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20

Jan 20, 2011


Location: Spanish Town, BVI
Author: Stephanie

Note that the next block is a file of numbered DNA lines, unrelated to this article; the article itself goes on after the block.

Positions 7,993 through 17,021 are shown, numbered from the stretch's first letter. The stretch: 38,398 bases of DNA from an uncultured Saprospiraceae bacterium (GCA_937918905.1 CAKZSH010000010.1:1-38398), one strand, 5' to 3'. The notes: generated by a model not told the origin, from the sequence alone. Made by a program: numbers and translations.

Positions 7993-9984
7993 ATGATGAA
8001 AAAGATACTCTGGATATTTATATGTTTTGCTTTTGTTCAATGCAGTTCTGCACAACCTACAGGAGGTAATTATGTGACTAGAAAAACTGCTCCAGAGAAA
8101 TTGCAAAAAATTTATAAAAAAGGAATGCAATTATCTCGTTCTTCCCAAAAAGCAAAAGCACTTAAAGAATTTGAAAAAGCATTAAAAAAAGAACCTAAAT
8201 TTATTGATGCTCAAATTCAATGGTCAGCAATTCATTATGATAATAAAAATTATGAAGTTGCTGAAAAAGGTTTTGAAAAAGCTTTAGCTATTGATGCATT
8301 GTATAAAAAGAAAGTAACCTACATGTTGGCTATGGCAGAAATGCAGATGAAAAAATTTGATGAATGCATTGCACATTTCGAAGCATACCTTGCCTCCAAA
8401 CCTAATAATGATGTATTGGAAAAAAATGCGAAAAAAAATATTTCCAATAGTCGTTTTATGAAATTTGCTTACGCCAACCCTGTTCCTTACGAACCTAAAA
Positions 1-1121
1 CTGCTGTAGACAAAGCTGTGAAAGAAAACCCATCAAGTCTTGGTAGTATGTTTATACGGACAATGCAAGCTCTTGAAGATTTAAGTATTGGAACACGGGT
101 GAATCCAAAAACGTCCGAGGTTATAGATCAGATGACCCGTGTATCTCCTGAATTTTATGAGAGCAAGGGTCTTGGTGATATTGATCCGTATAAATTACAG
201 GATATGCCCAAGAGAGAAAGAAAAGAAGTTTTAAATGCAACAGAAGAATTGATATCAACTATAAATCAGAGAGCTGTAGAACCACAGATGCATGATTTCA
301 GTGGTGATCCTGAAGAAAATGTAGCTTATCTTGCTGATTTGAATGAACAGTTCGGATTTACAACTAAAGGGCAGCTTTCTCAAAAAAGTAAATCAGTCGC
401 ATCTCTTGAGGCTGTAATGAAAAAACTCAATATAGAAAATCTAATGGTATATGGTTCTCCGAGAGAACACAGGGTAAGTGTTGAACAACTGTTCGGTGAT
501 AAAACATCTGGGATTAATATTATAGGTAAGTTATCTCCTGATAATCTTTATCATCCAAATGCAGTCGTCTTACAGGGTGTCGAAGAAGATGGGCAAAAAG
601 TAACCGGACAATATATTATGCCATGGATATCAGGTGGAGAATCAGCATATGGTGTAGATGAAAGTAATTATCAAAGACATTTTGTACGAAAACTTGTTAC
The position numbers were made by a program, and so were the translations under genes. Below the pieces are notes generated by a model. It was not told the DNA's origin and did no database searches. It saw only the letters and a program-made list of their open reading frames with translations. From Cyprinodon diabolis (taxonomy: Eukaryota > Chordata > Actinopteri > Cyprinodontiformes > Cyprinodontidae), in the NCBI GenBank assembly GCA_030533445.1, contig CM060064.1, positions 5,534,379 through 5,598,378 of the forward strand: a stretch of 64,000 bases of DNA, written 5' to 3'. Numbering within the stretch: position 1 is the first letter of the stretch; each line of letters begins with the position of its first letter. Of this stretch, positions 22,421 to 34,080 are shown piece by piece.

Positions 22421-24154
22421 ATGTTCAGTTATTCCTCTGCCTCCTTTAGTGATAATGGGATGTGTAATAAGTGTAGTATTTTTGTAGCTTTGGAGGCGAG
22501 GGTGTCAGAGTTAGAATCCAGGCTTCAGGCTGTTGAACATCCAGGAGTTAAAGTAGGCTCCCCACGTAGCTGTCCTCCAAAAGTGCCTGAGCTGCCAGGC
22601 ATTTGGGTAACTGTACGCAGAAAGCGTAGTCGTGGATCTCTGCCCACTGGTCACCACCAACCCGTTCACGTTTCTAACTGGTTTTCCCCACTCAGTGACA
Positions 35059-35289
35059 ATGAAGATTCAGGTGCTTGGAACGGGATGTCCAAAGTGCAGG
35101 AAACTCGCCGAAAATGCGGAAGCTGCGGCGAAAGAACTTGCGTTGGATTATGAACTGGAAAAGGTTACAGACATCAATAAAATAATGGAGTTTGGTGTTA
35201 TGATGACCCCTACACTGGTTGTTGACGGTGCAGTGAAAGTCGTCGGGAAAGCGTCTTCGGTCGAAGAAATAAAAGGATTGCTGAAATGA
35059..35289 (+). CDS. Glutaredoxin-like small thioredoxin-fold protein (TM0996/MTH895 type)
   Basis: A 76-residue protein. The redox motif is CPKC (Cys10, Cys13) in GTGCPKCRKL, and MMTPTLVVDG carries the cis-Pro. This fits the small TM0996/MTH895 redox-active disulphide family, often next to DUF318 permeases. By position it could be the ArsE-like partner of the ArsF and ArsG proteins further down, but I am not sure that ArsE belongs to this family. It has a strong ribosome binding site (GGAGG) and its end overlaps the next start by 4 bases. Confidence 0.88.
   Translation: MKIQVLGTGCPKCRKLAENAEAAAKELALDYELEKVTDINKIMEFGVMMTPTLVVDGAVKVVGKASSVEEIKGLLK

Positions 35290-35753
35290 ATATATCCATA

We awoke this morning in the Spanish Town anchorage to the unmistakable sounds of a fire drill, a test of our preparedness for a true emergency. Everybody was awake and on deck within a minute and a half, and I’m sure the sweet aroma of homemade cinnamon rolls from the galley didn’t hurt this timing either. After breakfast, the crew had some free time ashore to get their fix of cheeseburgers and ice cream, not to mention also stock up on seasickness meds and provisions for the upcoming passage. We readied Ocean Star and secured her contents before departing for the 150-mile passage to Nevis in the early afternoon. The crew is looking forward to the time at sea and anticipating a stiff north/north easterly breeze and many flying fish sightings. Jack read us a sweet poem about being a schooner sailor to mentally prepare for the journey; here’s a passage: We enjoyed a beautiful rosy sunset for our first dinner underway as we got into the the rhythm of 3-hr watch routines. A great kick-off for our first big passage. See you in Nevis! Sea Slug Cocktail (courtesy of Jack) Down the dock, with a swaggering walk, came another salty lad. A hollow fid was in his hand, a sextant in his bag. From the placid Caribbean, where Hed made himself a name, Hed come to join the big rigs, and sail the bounding main. Of spinnakers and bloopers, and Cunninghams and such, He could tell you A to Z, he seemed to know as much, As all those red-pants yachties, who’ll tell you of the storms they’ve fought, While sailing round the sound in boats of frozen snot. But he said he knew the gaffers, he could tell you throat from peak, Hed brought along his Ashley’s and smeared tar upon his cheek, And so that day he stepped aboard the big rigs salt-stained deck, His eagerness to take the helm was barely held in check. Now Wayne the Mate was forward, and Dan the Bosun was too Just sittin up in the Rum Sharks Lounge and knockin back a brew I don’t know, says Wayne the Mate, about our newest hand, He claims to be a schooner boy, but his boot is full of sand. He steps aboard and spins a yarn bout all the rigs hes known, But lets see him up in the widowmaker when the hawse is full o foam. Lets send him aloft on a stormy night with his belly full of supper, And make him hand the topsail when there are fishes in the scupper. Me thinks yer right! says Bosun Dan, And so I have a plan, With which tonight, we will prove the mettle of this man. You meet me here in the Rum Sharks Lounge, and though our ways be rude, Well make a proper schooner boy of this inland waters dude! That night up in the focsle they assembled all the gang. The fun was fast and furious, and loud the hootchbird sang. And amidst the din of shanties, and the strumming of guitars, In walks the new recruit, the jaunty, would-be tar. A yachting cap was on his head, topsiders on his feet! The boys all rose to greet him and they offered him a seat. To the brotherhood before the mast, we welcome you! they roared, We knew that you were one of us the minute you stepped aboard. And so, continued Bosun Dan to the blushing new deckhand, We’ve assembled the elite of the schooner fleet, they here before you stand, And just one thing would fill their hearts; one thing would bring them joy. They wish to make you, honored sir, a bona-fide schooner boy. Now the same, some say, is one whose sailed through a roaring water spout, But most genuine authorities, that definition doubt. And its a general notion of this assemblage of renown, That a schooner boy is one who drinks a sea slug cocktail down. A puzzled look crossed the new mans brow. I trust you do not tease. A cocktail I understand, but whats this sea slug please? Were not surprised, says Wayne the Mate, The sea slug you do not know, For they cling to keels of deep-water ships in the seas where the big rigs go. They’re soft and fat and pasty white, and feed upon red lead, And bottom slime, and barnacles, and stuff that’s pumped from the head! A toughish yarn, laughed the new recruit, as well you may admit, But Id like to see this little beast, before I swallow it. Tis easy done! cried Bosun Dan Ho! Cookie, hast and bring, Bring forth some pickled sea slugs of the vintage of last spring. So the cook went into the galley, and in the reefer found, A jar of slimy sea slugs, in sperm whale vomit, drowned. And then she mixed the critters up in the shaker of squid secretion, And handed them over to Wayne and Dan, who drank down the creation. The would-be schooner boy turned green, his face a ghostly pale. He bounded out of the forepeak and headed for the rail. And there he pumped his bilges, while the schooner boys made jest. And if you’ve read your Service, then undoubtedly you’ve guessed That the sea slugs in those cocktails, of such formidable size, Were just chunks of macaroni, with red ink dots for eyes. But if you were a Schooner Boy, you’d know it was no sham, Those were bona-fide sea slugs, no sweat for Wayne and Dan. For a schooner boy is forged in hell, he knows not little pains. His stomachs lined with iron; he has salt water in his veins! – Unknown, passed down from Capt. Tofferi